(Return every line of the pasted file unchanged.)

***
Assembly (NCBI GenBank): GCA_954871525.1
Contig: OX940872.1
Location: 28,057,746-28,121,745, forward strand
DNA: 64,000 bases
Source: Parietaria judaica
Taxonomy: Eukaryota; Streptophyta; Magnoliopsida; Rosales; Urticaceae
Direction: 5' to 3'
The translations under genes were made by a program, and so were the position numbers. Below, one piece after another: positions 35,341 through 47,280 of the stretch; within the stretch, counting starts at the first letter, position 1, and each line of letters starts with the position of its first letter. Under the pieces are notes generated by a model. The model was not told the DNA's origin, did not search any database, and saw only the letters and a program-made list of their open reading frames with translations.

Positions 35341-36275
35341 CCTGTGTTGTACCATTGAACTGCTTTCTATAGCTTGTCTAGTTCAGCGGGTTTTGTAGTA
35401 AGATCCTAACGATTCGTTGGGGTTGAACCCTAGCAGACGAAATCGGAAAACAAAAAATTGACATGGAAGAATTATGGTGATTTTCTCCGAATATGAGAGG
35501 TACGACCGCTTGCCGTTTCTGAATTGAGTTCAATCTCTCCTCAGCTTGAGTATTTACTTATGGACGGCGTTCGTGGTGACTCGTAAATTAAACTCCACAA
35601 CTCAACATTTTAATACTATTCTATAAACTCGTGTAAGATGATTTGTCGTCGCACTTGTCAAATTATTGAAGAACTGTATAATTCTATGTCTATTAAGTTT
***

Assembly (NCBI GenBank): GCA_954871525.1
Contig: OX940872.1
Location: 28,057,746-28,121,745, forward strand
DNA: 64,000 bases
Source: Parietaria judaica
Taxonomy: Eukaryota; Streptophyta; Magnoliopsida; Rosales; Urticaceae
Direction: 5' to 3'
The translations under genes were made by a program, and so were the position numbers. Below, one piece after another: positions 35,341 through 47,280 of the stretch; within the stretch, counting starts at the first letter, position 1, and each line of letters starts with the position of its first letter. Under the pieces are notes generated by a model. The model was not told the DNA's origin, did not search any database, and saw only the letters and a program-made list of their open reading frames with translations.

Positions 35341-36275
35341 CCTGTGTTGTACCATTGAACTGCTTTCTATAGCTTGTCTAGTTCAGCGGGTTTTGTAGTA
35401 AGATCCTAACGATTCGTTGGGGTTGAACCCTAGCAGACGAAATCGGAAAACAAAAAATTGACATGGAAGAATTATGGTGATTTTCTCCGAATATGAGAGG
35501 TACGACCGCTTGCCGTTTCTGAATTGAGTTCAATCTCTCCTCAGCTTGAGTATTTACTTATGGACGGCGTTCGTGGTGACTCGTAAATTAAACTCCACAA
35601 CTCAACATTTTAATACTATTCTATAAACTCGTGTAAGATGATTTGTCGTCGCACTTGTCAAATTATTGAAGAACTGTATAATTCTATGTCTATTAAGTTT